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Sunday April 20th 2014

Will you put your ailing mum in a nursing home?

orange grove changi

I walked past the old building of Orange Grove Nursing Home off Loyang Avenue amidst a darkening sky that threatened to rain.

I went there with a heavy heart as I knew that mum does not like us to place her in a nursing home – even if its for a couple of weeks for respite  as my brother is away for holiday with the family during year end.

The maid is also away during this period  and as I don’t have a house yet, the only next best  option is to place her in the nursing home.

However, I must add that the Changi branch is far more peaceful than the one we placed mum two years ago at Simei.

It is surrounded by many tall trees and one can even hear the rustle of winds against the branches during daytime.

I walked past the automated gate and seeked assistance from the small tidy office.

The foreign worker manning the office offered me a box of tissues for my perspiring face –  immediately I felt love here.

Most of the workers there are predominantly from Sri Lanka or Philippines and could hardly speak Mandarin and  this  unfortunately hinders their interaction with the mainly Chinese speaking  elderly folks there.

Along the way, I saw some young volunteers helping a group of eldely blowing balloons in their multi function room but most of the inmates kept to themselves in their hospital-styled beds.

I have never agree to place mum in a nursing home on a permanent basis as I found it a cruel way to treat your own parents who toiled very hard to bring us up.

I also realised sadly  that not many of the old folks there get any visitors from their loved ones.

I tried to visit mum daily whenever she is placed there for temporary respite care and was glad that at least mum saw a familiar face on a daily basis in a foreign place full of strangers. 

A few inmates there were even abandoned  by their own children and never to be seen again due to various reasons.

How cruel can people get?

Whenever I visit mum,  her eyes will sparkle as if she is anticipating my visit for the whole day.

When I start to leave after about two hours later, she will show me a face that wants me to stay on for a while more.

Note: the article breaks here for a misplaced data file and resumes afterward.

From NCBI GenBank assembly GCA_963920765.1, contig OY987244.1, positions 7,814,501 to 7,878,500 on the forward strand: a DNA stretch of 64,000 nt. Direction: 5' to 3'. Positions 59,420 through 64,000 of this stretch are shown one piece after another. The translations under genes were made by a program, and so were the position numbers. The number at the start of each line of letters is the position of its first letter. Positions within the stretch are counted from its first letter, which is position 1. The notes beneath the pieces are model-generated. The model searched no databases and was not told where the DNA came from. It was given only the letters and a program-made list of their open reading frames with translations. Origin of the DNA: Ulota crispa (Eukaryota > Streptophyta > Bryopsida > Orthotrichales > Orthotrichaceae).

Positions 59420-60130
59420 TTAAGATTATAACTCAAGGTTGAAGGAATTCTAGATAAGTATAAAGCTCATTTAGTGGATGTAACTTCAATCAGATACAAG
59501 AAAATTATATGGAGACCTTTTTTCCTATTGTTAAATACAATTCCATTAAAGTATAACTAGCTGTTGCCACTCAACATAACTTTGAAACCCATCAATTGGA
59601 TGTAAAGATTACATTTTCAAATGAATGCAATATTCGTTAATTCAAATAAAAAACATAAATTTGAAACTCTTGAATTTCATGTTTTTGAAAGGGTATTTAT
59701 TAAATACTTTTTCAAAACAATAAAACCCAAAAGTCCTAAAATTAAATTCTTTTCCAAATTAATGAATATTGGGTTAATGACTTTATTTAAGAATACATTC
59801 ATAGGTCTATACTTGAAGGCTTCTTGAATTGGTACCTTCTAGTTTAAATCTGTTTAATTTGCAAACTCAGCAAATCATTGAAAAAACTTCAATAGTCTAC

I only left her when she is dozing off in her bed next to the window promsing her  that I will return the next day.

Anyway back to the Orange Grove Nursing Home visit, I was face to face with my mum who seats with a group of five others round a table – all silent and half dozing.

The ceiling fan was whirling round and round and time seems to stand still for this group of old folks.

All of them seemed to be engrossed in their own world of memories and recollection.

I shuddered to think that some day when I am much older I may be joining them silently round the wooden table facing each other in silence.

I brought my dozing  mum to another empty table and began to  talk to her.

Mum is not one who initiates conversation and it takes alot of effort to make her talk.

I have being bringing her out for weekly lunch for the past ten years and except for my brief overseas trips, I have not fail to do that on a regular basis.

Being a father myself, I began to realsie that it is not easy to be a parent and decides to spend more time with mum as she is also advanced in age – she turns 82 recently.

Moreover, mum has schizophrenia for as long as I knew and she also suffers from a stroke five years ago.

I remembered having to move house several times as a small boy as our neighbours often complained to the authorities about her eccentric habits.

She only became better when we managed to persuade her to see a mental health practitioner ten years ago and became better with medication.

She has worked her way to help support the family till she is 60 and became a widow when dad died almost 30 years ago.

Mum is a sweet old thing and often smiles alot  at strangers when I brought her out to Whitesand for our weekly lunch date.

Its not easy to dislike mum as she is rather cheerful in disposition and smiles alot even when all her teeth have fall out many years ago and is easy to handle as ABC.

She is very feeble these days though due to the loss of bone mass  and I suspect that a strong gist of wind can blow her off her feet any time if I don’t hold on to her tightly!

I also remembered af ew years ago our Health Minister Mr Khaw Boon Wan asking us to go to nearby Johore Bahru to house our aging parents in nursing homes there.